Khandekar: A couple of examples come to mind from the Getty. With the , Dusan Stulik set up a successful collaboration with California State University, Northridge, and used their radioactive lab for conducting a number of experiments. Another example was the exterior mosaic of St. Vitus Cathedral in Prague. The coatings for the mosaic were developed with labs at UCLA.

McGlinchey: Shortly after arriving at MoMA, I interviewed the senior conservation staff to get a sense of some of the intractable problems they were confronting. It became evident that there was a need for a conservation-quality adhesive that would work for low-surface-energy polymers—nonpolar polymers like polyethylene. I contacted researchers at the Polymer Research Institute of Polytechnic University in Brooklyn, and that began collaborative research on a specific class of adhesives that are ideal for that group of polymers. We've made a lot of progress, and it's been a fruitful collaboration.

Burnstock: How many questions that you engage with as conservation scientists are driven by curatorial questions or art-historical questions?

Khandekar: We have a curatorial staff at Harvard that is very interested in the work that we do. We have regular, almost daily, interaction with the curators. It is a very supportive environment.

McGlinchey: For me, direct contact with the curators happens when they're concerned about issues of stability—for example, they want to know if a particular light level is safe or will cause fading. It's that kind of instance where I get contacted directly.

Burnstock: Do people from outside your institution come to you because you're the expert conservation scientist in that sort of modern collection?

McGlinchey: Yes. But at MoMA the collection is so broad and complex that I can spend all of my working hours answering questions directly related to our museum collection. When I do get outside calls, if I can't answer them in a brief phone conversation or with a quick follow-up call, I try to direct them elsewhere.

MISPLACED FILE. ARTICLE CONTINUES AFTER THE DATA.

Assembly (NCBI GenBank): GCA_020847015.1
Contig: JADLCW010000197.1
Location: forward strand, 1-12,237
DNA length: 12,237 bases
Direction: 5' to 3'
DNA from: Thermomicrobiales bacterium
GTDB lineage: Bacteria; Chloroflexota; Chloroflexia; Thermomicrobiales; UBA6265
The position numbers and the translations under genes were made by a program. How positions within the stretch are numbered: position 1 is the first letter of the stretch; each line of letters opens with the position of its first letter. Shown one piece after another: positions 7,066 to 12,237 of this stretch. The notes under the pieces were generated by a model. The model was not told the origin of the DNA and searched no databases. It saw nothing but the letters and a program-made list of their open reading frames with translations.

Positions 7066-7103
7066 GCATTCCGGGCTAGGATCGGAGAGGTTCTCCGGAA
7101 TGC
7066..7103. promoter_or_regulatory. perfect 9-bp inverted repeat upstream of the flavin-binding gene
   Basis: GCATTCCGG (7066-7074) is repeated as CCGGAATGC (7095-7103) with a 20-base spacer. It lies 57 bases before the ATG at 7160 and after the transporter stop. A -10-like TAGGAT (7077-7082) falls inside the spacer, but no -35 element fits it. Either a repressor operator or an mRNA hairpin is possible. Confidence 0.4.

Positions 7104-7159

Burnstock: Because we have concerns that deal with other cultural heritage—the National Trust, English Heritage, and other collections in the U.K. that are in uncontrolled conditions—our interactions involve more than the Courtauld Institute Gallery's collection, for which we're responsible. In education, one is required to deal with a range of issues wider than those limited to museums.

Khandekar: Part of my work is doing fee-for-service analyses for regional museums and private collectors. Much of it is routine analysis, which we're trying to reduce, but we still take on projects that have an interesting research component. It's very important because it gives these people access to something that they normally don't have in a smaller museum.

Burnstock: The UKIC [United Kingdom Institute for Conservation], which is probably going to turn into the Institute of Conservation, was proposing that educators and people who work in museums act as mentors for people who've got questions about conservation science and preservation of cultural heritage. Do you have something like that in the United States?

Khandekar: I can't think of anything. I do take in people who are looking to enter conservation school or to get into the field, and give them lab projects so they get some experience to help them with their applications. And we have high school students occasionally, as well. I find it very rewarding working with people, showing them the work that I do, and giving them an opportunity to see if this is something that they want to pursue.

McGlinchey: The MoMA education department has great high school summer and after-school programs. In addition, if the applicants have any potential interest in conservation issues, they're directed to the conservation department. We've had a lot of successful, great students come out of that.

Burnstock: Giacomo and I had a discussion earlier about consciousness-raising for professionals who are involved in the preservation of cultural heritage—the people we need to persuade to do scientific studies as part of conservation. It's those people who can and should be made aware that conservation science is an important part of preserving cultural heritage. That's lacking.

Levin: It's been noted that there is an insufficient number of conservation scientists, as well as an insufficient set of opportunities for conservation scientists. How do we increase both of these areas simultaneously?

Khandekar: Angelica Rudenstine of the Mellon Foundation is helping to address these issues. She has created a number of endowed positions and a number of training opportunities, and in a relatively short amount of time, she has given us the opportunity to increase the population of conservation scientists and provide them with jobs when they finish their training.